Murmansk had the sharpest increase among all Finnish visa-offices in Russia last year with a 37 percent growth. 63,488 visas were issued by Finland’s Consulate branch-office, up from 46,364 the previous year. In Petrozavodsk, the Karelian capital, the increase was 11,000 visas to 84,884, reports the Ministry of Foreign Affairs of Finland.
Finland’s four missions in Russia processed a total of 1,324,680 visas, a number that counts for 95 percent of all visas issued to Finland world-wide in 2012. The visa-processing office in St. Petersburg alone issued for the first time last year more than one million visas.
Also the Norwegian Consulate General in Murmansk received a record high number of Schengen-visas applications last year, in total 23,300. That is 3,300 more than in 2011. While a Schengen-visa to Finland is valued for a year, more and more of the visas issued by Norway in Barents Russia is valid for multiple years. First time applicants from Murmansk and Arkhangelsk Oblasts receive a one-year valid visa, and then followed by three-years valid and steps up to a maximum of five-year valid period in the end.
“70 percent of the applicants in the period from January to October last year got multiple-entry visas to Norway,” says head of the visa-section at Norway’s Consulate General in Murmansk Marit Egholm Jacobsen to BarentsObserver.
“We do not expect a sharp increase in applications this year, due to the fact that more and more of the visas we issue are valid for multiple years,” says Marit Egholm Jacobsen.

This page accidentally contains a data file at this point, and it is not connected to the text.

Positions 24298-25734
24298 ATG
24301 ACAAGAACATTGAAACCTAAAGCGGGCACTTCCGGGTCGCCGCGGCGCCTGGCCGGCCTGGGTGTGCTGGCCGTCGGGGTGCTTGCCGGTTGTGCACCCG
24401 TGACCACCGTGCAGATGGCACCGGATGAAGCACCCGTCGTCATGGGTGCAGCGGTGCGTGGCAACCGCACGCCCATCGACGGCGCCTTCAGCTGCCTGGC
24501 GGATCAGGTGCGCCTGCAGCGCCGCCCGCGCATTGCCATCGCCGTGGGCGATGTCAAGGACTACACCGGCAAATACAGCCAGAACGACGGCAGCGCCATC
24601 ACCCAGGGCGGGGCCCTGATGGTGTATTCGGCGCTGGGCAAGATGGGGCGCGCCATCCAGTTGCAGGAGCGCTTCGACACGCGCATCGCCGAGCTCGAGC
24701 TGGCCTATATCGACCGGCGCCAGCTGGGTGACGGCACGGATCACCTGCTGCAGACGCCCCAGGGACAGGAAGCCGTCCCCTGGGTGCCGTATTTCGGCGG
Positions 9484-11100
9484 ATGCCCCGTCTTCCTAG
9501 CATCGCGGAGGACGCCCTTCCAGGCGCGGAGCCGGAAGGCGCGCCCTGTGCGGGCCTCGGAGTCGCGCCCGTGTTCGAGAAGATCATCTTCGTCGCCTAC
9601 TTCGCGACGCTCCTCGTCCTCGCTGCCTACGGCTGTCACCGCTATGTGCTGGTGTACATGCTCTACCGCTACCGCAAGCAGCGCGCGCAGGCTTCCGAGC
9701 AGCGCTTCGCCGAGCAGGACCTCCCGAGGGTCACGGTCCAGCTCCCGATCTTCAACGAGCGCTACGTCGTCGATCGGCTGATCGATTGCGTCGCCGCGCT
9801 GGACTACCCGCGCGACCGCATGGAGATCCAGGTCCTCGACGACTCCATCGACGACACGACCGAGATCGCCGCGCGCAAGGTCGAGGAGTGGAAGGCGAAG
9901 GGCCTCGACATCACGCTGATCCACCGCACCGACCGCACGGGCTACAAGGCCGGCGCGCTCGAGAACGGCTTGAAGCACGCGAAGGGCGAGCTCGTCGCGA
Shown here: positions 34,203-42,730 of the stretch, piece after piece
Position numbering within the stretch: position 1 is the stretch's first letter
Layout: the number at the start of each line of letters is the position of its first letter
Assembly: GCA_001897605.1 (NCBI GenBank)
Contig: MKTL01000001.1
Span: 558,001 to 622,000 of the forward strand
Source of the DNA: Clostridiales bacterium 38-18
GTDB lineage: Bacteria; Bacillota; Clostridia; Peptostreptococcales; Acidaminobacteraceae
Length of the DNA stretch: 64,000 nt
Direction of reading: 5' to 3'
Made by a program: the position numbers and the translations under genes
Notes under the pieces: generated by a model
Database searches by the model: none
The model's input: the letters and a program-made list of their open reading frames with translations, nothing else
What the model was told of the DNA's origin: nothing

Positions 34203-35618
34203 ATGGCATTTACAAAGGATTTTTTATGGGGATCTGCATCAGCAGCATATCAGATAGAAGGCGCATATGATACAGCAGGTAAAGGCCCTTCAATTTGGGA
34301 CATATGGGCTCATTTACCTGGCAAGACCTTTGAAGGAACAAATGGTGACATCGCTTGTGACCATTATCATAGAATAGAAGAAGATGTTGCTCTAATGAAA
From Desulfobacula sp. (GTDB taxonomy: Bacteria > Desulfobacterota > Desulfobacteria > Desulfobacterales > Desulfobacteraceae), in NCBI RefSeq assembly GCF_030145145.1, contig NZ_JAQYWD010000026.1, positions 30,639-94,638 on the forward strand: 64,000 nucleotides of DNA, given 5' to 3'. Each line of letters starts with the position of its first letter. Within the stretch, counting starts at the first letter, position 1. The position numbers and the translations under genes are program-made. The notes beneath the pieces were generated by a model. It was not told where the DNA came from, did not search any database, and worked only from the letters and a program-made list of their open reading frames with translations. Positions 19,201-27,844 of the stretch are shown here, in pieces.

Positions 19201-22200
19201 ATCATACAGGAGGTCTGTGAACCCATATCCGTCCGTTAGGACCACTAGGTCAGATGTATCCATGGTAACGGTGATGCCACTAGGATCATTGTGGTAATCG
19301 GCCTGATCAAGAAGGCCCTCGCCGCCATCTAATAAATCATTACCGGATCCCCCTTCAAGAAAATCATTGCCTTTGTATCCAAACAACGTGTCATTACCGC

A growing number of applicants come from Arkhangelsk where Norway has an Honorable Consul office. The office got 1,751 applications last year, up from 1,295 in 2011. This applications are handeled at the Consulate General in St. Petersburg and comes in addition to the increase in Murmansk.
Norway will next week open a new visa application centre in Murmansk in order to provide better services and longer opening ours for the customers.
MURMANSK: Ecological groups gathered on Kola Peninsula fear that Barents nature will be the looser after Oslo decided to call off the environmental minister’s Moscow meeting in response to Russia’s annexation of Crimea.
TROMSØ: Since the first five specimens of snow crab were found in the Barents Sea in 1996, the population has exploded. There is now ten times as much snow crab than king crab in the area, and scientists are just starting to find out how this new species has adopted to life in the Barents Sea.
The current situation in Ukraine makes cross-border cooperation with the neighboring countries even more important, Barents Secretariat leader Rune Rafaelsen says. At the same time, Norway has joined NATO’s condemnation of Russia’s military escalation on the Crimea peninsula.
Board member Amund Trellevik in the press network fears entry-denial of Kremlin’s controversial propaganda-journalist Dmitry Kiselyov could be retaliated by refusing Norwegian journalists access to Russia.